Banning safe abortion is tantamount to a violation of fundamental human freedoms. The attack on women’s gains is part of a more mature authoritarian policy that legitimises in public opinion repressive and punitive laws and sanctions. Therefore, it cannot be detached from the overall power grid that discriminates on the basis of gender, race and class. Women’s sexual and reproductive health are inseparable from the right to health care for every human being, and it is within this framework that access to safe abortion falls. Without reproductive health, women cannot exercise their fundamental human rights, including to education and work. With regard to sexual health, women (and adolescents) have little to no information on contraception, maternal health, sexual diseases and other gynecological problems. Without educating communities on these issues, women will not be able to experience a safe sex life, and will not be able to decide for themselves when and whether they want to bear and raise children. The lack of comprehensive and inclusive sex education in a suffocatingly patriarchal world also intensifies the spectre of physical and sexual violence suffered by women and LGBTQ+ people. Domestic violence, rape and sexual abuse, femicide and how these are dealt with by established morality is an unrelenting reality partially documented in statistics and studies.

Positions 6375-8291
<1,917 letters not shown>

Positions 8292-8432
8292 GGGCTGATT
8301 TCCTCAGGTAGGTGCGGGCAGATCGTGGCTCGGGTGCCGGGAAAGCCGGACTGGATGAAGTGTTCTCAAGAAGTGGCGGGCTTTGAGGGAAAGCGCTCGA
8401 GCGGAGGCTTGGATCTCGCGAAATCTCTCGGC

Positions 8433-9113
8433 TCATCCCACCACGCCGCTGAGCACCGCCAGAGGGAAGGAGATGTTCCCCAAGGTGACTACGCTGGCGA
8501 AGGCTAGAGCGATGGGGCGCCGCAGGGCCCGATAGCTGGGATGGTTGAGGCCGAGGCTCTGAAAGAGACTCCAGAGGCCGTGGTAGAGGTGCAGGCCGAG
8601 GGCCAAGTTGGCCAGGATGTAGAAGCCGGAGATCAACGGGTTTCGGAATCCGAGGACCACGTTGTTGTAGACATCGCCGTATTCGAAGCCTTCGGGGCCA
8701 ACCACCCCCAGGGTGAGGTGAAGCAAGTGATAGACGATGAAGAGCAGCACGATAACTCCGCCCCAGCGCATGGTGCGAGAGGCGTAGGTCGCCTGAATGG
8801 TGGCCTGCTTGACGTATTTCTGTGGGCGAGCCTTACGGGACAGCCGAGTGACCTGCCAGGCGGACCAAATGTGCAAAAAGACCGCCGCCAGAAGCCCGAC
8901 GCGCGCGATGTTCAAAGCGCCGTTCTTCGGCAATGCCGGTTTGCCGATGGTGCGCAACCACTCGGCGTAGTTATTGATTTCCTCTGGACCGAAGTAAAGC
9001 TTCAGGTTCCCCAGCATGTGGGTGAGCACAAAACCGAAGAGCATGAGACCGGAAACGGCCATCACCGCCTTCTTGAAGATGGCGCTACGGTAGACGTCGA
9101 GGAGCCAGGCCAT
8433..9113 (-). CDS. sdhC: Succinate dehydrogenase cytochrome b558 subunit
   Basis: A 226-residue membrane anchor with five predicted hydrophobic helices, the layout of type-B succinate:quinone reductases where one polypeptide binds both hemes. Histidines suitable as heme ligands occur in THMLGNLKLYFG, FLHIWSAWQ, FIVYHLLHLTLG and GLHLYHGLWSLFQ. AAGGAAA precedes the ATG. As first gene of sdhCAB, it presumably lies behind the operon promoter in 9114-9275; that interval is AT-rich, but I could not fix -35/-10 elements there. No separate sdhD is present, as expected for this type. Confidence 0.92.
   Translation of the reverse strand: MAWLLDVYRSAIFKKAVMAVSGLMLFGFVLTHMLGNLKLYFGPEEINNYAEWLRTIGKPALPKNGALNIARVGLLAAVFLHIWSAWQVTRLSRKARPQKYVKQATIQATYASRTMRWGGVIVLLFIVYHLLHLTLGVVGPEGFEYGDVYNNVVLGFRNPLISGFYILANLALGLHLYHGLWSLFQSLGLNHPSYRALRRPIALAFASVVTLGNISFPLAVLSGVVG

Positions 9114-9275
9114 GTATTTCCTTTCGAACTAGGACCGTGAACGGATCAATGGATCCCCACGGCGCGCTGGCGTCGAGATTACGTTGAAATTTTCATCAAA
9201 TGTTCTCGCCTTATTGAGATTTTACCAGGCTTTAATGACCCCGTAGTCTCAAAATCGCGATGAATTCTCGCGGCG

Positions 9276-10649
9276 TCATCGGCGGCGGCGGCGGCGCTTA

Non-reproductive sex is demonised. Women who deliberately terminate a pregnancy, or worse, those who do not want children in the first place, are deviating from their biological and national mission. Patriarchal stereotypes subjugate women’s desires and states impose laws on their bodies. Contraception, conception, pregnancy, childbirth and abortion become tools to control women’s reproductive behaviour. They are used by conservative and religious circles as a means of surveillance of women’s bodies in order to limit their free will, not only as to whether or not they desire motherhood, but also when and under what conditions to terminate an unwanted pregnancy.